This idea ties in with a new hypothesis I have been developing – socialisation – which I will explore below.

Endogenous factors

  1. Policy difference: A divergence of policy preferences between the public and the Conservatives (Seawright and Curtice: 2008).

I do not see policy preferences making a significant difference to Conservative party support – as is well documented, the average voter has very little knowledge of policy proposals. Furthermore, many Conservative leaders and policies  resonated with the ‘working class’ (e.g. Right to Buy), and yet Liverpool did not seem to mirror the increased Conservative support seen elsewhere.

  1. Perception: A failure of the Conservative Party to represent the interests of northern cities like Liverpool.

I think perceptions will tie in to socialisation, below.

  1. Structural problems: A decline in the local party association in Liverpool (Whiteley and Seyd: 2003).

I admit to being excited by this idea at first – but Ball’s magisterial Portrait of a Party, and Ramsden’s forensic biography of the Conservative Party between 1940-1957 and 1957-1975 highlighted the relative lack of importance attributed to local party structures – the Tories still did well, even when the local association was in periods of crisis in the 1950s and 1960s.  More recent studies have shown that local electioneering probably doesn’t make a significant impact on the final outcome of elections – and even if it did, it seems clear to me that a decline in the party association would follow – rather than cause – a decline in vote share (and indeed would probably be quite a delayed reaction, since those involved in party associations tend to be loyalists, who are willing to be involved even when winning is an unlikely prospect).

7? Socialisation

Socialisation was not part of my original research proposal, but is an idea that has grown out of my research so far. The basic premise of socialisation is that one’s political identity is significantly shaped by the period one grows up in – someone who had their formative years during the the 1870s will most likely hold different values to someone who grew up following World War 2.

The next step in my research is to sketch out a model of socialisation in Liverpool for various cohorts, and predict how they would be likely to vote (of course, no cohort ever votes in a uniform manner – there is variety – but I am referring to trends/likelihoods/probabilities).

Broadly speaking, I think those who were socialised before World War I would be more inclined to see politics as a Conservative vs. Liberal contest – they would have grown up in a time when Labour was not a viable contender, and thus would be less likely to trust them. As this cohort aged, and the Liberals were replaced by the socialists as the main opposition to the Conservatives, it is indeed possible that many Liberal voters would rather back the Conservatives than the party they see as replacing/destroying their first choice.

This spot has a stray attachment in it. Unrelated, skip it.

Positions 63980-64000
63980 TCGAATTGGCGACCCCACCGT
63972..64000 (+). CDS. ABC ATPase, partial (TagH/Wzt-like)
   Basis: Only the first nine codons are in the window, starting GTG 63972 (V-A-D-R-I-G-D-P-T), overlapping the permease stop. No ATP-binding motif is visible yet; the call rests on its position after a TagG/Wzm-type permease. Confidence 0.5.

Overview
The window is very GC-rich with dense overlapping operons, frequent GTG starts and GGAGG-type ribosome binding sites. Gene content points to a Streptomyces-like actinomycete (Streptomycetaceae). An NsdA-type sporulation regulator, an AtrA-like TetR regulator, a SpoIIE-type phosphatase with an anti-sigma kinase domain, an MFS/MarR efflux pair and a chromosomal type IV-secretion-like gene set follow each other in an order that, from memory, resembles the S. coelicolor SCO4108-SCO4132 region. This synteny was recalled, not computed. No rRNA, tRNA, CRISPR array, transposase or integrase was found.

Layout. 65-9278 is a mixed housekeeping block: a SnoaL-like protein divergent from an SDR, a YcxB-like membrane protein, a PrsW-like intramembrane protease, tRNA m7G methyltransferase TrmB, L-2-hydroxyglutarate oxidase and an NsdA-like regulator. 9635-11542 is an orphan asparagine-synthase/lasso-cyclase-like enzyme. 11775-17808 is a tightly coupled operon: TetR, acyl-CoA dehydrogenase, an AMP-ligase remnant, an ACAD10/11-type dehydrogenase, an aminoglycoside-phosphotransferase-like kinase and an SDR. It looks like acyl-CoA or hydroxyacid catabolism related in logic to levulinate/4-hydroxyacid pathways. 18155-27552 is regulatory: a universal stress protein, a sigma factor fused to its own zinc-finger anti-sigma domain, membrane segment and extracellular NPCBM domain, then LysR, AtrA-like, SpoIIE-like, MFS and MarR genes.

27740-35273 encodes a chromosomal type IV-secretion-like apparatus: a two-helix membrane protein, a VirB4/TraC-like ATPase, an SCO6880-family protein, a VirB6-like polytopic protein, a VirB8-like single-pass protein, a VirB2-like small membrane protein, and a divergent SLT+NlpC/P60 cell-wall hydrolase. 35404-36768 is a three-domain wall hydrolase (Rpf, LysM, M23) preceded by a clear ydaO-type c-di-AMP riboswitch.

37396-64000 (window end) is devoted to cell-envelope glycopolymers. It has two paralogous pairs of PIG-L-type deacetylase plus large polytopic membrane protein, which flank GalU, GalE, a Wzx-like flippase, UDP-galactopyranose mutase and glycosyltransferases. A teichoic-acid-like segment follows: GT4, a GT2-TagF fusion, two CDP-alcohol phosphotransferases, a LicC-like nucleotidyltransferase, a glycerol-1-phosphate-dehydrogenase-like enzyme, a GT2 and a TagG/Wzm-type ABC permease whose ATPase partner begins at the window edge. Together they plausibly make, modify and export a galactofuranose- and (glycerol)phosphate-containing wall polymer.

For those who grew up in the interwar years, they would be used to an era of Conservative electoral dominance. They would be left with the lasting idea that the Conservatives were the natural party of government, and perhaps they reflected this in their electoral choices.

It is not until 1945 that Labour is able to form a successful, stable, majority government that lasts a full parliament. Those whose formative years fell during this period would be shaped by horrors of World War II, would perhaps reflect favourably on the post-war welfare state, and would certainly not see Labour as an upstart party. For these voters, the contest was between the Tories and Labour, and there is evidence that these voters tended to lean towards Labour. Voters born between 1945-1952 would have been eligible to vote first in the 1970 general election (due to the lowering of the voting age to 18 in the Representation of the People Act 1969) – this roughly corresponds to the start of Conservative electoral decline.

Furthermore, there is the potential for a ‘positive reinforcement’ mechanism (not so positive for the Conservatives, however) – as Conservative voters left Liverpool the city became more left-wing/Labour-voting. This could have created and perpetuated an environment where it was ‘normal’ to be Labour, and thus the default option for new voters being born. Additionally, those who were Conservative may have sought out new places to live which better reflect their political persuasion.

That is a very rough sketch of my socialisation model, and hopefully I will be able to go into greater depth as time goes on.

So, that is my research as it stands so far!

Please do comment with your thoughts, suggestions, reading recommendations etc.!